You must hear the gospel and then understand and recognize that you are lost without Jesus Christ no matter who you are and no matter what your background is. The Bible tells us that “all have sinned, and come short of the glory of God.” (Romans 3:23) Before you can be saved, you must understand that you are lost and that the only way to be saved is by obedience to the gospel of Jesus Christ. (2 Thessalonians 1:8) Jesus said, “I am the way, the truth, and the life: no man cometh unto the Father, but by me.” (John 14:6) “Neither is there salvation in any other: for there is none other name under heaven given among men, whereby we must be saved.” (Acts 4:12)

You must believe and have faith in God because “without faith it is impossible to please him: for he that cometh to God must believe that he is, and that he is a rewarder of them that diligently seek him.” (Hebrews 11:6) But neither belief alone nor faith alone is sufficient to save. (James 2:19; James 2:24; Matthew 7:21)

You must repent of your sins. (Acts 3:19) But repentance alone is not enough. The so-called “Sinner’s Prayer” that you hear so much about today from denominational preachers does not appear anywhere in the Bible. Indeed, nowhere in the Bible was anyone ever told to pray the “Sinner’s Prayer” to be saved. By contrast, there are numerous examples showing that prayer alone does not save. Saul, for example, prayed following his meeting with Jesus on the road to Damascus (Acts 9:11), but Saul was still in his sins when Ananias met him three days later (Acts 22:16). Cornelius prayed to God always, and yet there was something else he needed to do to be saved (Acts 10:2, 6, 33, 48). If prayer alone did not save Saul or Cornelius, prayer alone will not save you. You must obey the gospel. (2 Thess. 1:8)

You must confess that Jesus Christ is the Son of God. (Romans 10:9-10) Note that you do NOT need to make Jesus “Lord of your life.” Why? Because Jesus is already Lord of your life whether or not you have obeyed his gospel. Indeed, we obey him, not to make him Lord, but because he already is Lord. (Acts 2:36) Also, no one in the Bible was ever told to just “accept Jesus as your personal savior.” We must confess that Jesus is the Son of God, but, as with faith and repentance, confession alone does not save. (Matthew 7:21)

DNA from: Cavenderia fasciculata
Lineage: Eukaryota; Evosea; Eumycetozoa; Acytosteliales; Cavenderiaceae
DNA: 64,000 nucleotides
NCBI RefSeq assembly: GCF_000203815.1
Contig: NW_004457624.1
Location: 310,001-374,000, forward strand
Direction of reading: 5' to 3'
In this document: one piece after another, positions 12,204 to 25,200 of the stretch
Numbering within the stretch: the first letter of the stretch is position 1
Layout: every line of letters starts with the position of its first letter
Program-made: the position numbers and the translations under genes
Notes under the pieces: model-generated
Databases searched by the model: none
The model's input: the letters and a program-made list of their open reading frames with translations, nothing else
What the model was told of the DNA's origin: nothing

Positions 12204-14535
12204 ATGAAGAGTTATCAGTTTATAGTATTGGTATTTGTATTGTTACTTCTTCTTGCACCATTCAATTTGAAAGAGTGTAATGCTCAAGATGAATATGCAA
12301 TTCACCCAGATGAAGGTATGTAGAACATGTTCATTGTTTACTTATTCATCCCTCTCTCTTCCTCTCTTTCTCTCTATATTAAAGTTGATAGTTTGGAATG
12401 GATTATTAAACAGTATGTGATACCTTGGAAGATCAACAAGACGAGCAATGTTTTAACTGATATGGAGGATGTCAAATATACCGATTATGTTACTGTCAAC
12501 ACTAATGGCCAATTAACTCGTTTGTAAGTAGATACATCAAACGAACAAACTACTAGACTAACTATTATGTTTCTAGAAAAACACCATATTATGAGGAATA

Having believed, repented, and confessed that Jesus is the Son of God, you must be baptized for the remission of your sins. (Acts 2:38) It is at this point (and not before) that your sins are forgiven. (Acts 22:16) It is impossible to proclaim the gospel of Jesus Christ without teaching the absolute necessity of baptism for salvation. (Acts 8:35-36; Romans 6:3-4; 1 Peter 3:21) Anyone who responds to the question in Acts 2:37 with an answer that contradicts Acts 2:38 is NOT proclaiming the gospel of Jesus Christ!

Once you are saved, God adds you to his church and writes your name in the Book of Life. (Acts 2:47; Philippians 4:3) To continue in God’s grace, you must continue to serve God faithfully until death. Unless they remain faithful, those who are in God’s grace will fall from grace, and those whose names are in the Book of Life will have their names blotted out of that book. (Revelation 2:10; Revelation 3:5; Galatians 5:4)